Politics & Policy

Is Risk-Aversion Back?

Yes, but it's temporary. The economy is doing just fine.

Stock markets and bond yields in the U.S. and abroad fell sharply last week. This does not mean that the economic environment is fragile: In 2004, there will be strong, sustainable U.S. growth, built on small businesses, business investment, consumer resilience, the improved U.S. tax structure, and the 5.6 percent unemployment rate.

Those who argue against the bullish scenario say the consumer debt burden, idle capacity, and global uncertainties about politics and terrorism will restart deflation. But with the dollar still weak and the U.S., Japan, China, and Europe holding interest rates at very low levels, sustained growth (and even “overheating”) are more likely scenarios than a slowdown.

That’s not to say the bad news can be overlooked.

‐Internationally, the terrorist bombing in Spain brings a sharp reminder of the risk-aversion that existed in 2001 and 2002.

‐At home, On March 10, the Senate amended its 2005 budget resolution to reinstate pay-go restraints on tax cuts. Four Republican senators — Collins, Snowe, McCain, and Chafee — joined in the 51-48 vote. While the House will not likely agree on this provision, the Senate vote increases the uncertainty about President Bush’s ability to extend the 2003 tax cuts and adds importance to the November Senate races.

‐Banks have poured $100 billion into U.S. government and agency bonds in the last six weeks. This “carry trade” is a bet that risk-aversion and the 1 percent federal funds rate will continue.

‐Oil prices are near a high. Venezuela is unstable and the U.S. continues to fill the Strategic Petroleum Reserve at a rapid clip. While more of the oil price gain reflects dollar weakness, if sustained, expensive oil will weigh on the expansion.

‐Wholesale inventories in January grew on 0.1 percent to $296 billion, reflecting the continued risk-aversion of major corporations.

‐Corporations are rapidly deleveraging — investing less than their cash flow — showing more caution than in the past. Although a positive view of this is that corporate cash flow has been growing even faster than their investment spending.

‐Commercial and industrial loans by U.S. commercial banks have remained weak. These loans, however, should grow coincident with inventory when interest rates start moving up, with this “get it while you can” reaction accelerating the economy during the first several rate hikes.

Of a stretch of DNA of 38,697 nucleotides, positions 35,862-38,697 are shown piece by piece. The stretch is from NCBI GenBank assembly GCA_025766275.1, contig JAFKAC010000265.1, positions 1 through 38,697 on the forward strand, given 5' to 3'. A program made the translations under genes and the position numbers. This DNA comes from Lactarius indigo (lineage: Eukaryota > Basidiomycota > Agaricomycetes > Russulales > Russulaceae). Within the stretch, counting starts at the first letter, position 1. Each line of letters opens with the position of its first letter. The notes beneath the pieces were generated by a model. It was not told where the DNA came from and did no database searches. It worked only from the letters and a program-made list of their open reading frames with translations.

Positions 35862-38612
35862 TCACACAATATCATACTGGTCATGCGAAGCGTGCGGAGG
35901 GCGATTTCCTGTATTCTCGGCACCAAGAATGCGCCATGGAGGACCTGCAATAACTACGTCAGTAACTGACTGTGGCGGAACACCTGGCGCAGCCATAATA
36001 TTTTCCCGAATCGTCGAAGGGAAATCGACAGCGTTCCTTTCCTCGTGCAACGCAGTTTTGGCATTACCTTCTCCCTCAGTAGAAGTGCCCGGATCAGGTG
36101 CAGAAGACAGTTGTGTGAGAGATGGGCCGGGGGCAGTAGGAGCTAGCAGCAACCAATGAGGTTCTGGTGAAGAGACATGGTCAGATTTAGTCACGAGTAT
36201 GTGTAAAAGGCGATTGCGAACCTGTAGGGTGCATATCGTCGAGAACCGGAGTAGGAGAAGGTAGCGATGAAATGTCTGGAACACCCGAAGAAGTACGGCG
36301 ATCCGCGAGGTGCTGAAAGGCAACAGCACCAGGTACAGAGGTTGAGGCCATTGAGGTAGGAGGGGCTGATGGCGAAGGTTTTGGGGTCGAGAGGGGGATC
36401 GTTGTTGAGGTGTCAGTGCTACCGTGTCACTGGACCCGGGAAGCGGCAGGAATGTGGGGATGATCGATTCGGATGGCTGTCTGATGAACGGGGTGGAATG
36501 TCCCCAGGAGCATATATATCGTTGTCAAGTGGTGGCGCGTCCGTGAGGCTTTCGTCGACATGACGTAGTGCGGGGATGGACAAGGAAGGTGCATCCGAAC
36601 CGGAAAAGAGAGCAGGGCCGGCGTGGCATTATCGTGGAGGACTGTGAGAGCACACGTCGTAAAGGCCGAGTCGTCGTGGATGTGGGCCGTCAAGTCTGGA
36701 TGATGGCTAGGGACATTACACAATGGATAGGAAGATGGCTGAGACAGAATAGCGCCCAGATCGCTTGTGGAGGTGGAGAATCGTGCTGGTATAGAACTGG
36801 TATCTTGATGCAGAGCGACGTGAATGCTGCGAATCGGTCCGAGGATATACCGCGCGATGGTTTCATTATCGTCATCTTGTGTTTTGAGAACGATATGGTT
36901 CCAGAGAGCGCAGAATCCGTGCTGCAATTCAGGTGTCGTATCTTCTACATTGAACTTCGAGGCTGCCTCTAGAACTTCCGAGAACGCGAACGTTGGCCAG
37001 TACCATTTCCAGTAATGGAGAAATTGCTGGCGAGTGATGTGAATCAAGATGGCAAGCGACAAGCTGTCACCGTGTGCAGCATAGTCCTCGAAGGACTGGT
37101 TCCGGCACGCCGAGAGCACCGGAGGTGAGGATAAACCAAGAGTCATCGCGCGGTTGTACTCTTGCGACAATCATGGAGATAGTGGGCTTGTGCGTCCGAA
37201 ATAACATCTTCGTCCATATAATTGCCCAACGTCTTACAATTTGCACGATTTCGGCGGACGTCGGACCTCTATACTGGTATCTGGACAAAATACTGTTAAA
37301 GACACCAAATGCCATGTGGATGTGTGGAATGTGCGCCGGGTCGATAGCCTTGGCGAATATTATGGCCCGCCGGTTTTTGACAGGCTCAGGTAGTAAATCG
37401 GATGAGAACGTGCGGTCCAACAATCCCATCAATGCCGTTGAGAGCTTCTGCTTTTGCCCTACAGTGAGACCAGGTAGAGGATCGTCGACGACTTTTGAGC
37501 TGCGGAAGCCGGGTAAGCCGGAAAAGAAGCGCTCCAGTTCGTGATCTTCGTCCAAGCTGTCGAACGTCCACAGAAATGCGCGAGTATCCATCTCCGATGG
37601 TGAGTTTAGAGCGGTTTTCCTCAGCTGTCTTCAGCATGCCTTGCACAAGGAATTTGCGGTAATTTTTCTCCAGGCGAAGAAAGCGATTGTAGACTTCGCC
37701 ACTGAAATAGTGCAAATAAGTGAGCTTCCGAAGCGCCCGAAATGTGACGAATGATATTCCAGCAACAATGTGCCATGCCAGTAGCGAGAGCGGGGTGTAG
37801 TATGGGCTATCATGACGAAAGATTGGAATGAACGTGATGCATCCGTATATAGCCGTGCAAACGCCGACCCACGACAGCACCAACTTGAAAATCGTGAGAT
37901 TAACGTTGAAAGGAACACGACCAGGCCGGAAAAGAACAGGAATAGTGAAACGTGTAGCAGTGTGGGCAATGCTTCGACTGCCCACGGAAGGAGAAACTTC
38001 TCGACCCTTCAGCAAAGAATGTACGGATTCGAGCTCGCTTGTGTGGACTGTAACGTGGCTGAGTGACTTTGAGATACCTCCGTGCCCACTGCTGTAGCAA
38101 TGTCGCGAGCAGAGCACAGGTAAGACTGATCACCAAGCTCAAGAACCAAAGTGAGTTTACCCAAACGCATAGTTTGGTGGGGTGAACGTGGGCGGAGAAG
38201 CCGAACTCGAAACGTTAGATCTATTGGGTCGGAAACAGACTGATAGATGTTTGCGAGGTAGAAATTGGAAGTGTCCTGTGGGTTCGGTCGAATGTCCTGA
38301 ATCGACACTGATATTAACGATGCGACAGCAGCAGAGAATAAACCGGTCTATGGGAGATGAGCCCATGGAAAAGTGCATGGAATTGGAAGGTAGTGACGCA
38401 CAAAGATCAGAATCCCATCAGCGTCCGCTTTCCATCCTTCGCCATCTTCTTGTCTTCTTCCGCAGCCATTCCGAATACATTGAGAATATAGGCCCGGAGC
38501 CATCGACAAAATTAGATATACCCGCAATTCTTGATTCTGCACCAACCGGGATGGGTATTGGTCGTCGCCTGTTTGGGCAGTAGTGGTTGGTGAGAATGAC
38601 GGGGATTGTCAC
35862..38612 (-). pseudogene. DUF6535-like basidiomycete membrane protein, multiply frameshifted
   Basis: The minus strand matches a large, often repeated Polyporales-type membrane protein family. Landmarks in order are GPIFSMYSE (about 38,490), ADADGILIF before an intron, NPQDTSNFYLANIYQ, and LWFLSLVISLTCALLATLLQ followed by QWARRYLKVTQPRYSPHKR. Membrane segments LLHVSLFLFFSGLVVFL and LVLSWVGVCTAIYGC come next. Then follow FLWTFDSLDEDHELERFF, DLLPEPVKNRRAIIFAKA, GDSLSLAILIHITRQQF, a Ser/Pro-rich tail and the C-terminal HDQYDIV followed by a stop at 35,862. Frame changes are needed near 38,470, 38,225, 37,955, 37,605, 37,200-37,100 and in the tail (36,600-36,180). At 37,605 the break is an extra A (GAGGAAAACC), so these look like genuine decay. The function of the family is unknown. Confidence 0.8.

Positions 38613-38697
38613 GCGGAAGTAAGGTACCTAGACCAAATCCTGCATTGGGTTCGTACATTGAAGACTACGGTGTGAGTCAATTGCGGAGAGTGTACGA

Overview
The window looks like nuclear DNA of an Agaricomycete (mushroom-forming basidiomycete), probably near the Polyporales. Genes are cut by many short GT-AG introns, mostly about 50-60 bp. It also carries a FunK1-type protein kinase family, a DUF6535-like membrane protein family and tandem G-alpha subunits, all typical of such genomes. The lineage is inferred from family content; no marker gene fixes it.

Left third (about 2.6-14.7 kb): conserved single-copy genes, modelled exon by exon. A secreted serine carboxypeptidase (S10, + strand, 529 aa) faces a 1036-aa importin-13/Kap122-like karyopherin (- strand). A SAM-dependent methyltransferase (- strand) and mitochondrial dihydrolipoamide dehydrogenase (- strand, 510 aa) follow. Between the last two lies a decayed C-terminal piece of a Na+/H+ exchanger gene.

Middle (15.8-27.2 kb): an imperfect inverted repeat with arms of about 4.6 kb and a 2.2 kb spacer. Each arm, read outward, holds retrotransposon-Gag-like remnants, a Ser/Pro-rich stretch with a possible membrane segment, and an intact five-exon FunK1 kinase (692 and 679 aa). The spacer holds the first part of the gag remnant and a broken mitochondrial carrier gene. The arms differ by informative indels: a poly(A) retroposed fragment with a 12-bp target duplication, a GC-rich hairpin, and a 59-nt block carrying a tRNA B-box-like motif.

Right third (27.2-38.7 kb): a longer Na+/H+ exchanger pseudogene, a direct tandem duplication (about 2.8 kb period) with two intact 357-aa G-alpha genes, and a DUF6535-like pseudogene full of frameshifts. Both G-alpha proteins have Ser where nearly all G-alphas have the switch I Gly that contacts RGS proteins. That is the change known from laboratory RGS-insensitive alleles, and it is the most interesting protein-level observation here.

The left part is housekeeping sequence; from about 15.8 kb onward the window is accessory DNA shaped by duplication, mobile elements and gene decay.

So even the bad news is lined in silver. As for the good news, there’s plenty of it. The economy is not slowing. First-quarter growth looks strong and should come in at 5 percent, following 6 percent growth for the second half of last year.

Here’s what’s happening segment by segment:

‐Retail sales, including autos, were strong in January and February, up 0.2 and 0.6 percent month-over-month. This indicates an annualized retail sales growth rate so far in 2004 of 5.7 percent, underpinning strong first quarter growth expectations. Despite high weather and high gasoline prices, non-auto retail sales were also strong.

‐President Bush has criticized “economic iconoclasts” and has started his campaign on extending the 2003 tax cuts. This pro-growth message is a clear, market-friendly alternative to the threats of protectionism and tax increases.

‐Initial jobless claims were 341,000 in the week ending March 6. Federal Reserve chairman Alan Greenspan recently said that “In all likelihood, employment will begin to increase more quickly before long.” But while so many are discussing a jobs crisis today, it’s important to note that at this point in the 1996 presidential re-election cycle, initial claims were at 370,000 with unemployment at 5.5 percent, contributing to a strong environment for growth and equities.

‐Commodity prices remain near their recent highs, in contrast with the signal from bonds. The current level of the dollar is mildly inflationary, supporting the commodity view rather than the bond view.

What side do you want to be on? The good-news side or the bad-news side? Well, each side has a story to tell, but taken together the conclusion looks the same: This economic environment is not fragile. Strong, sustainable growth is the direction for the U.S. in 2004.

– David Malpass is the chief global economist for Bear Stearns.

Members of the National Review editorial and operational teams are included under the umbrella “NR Staff.”

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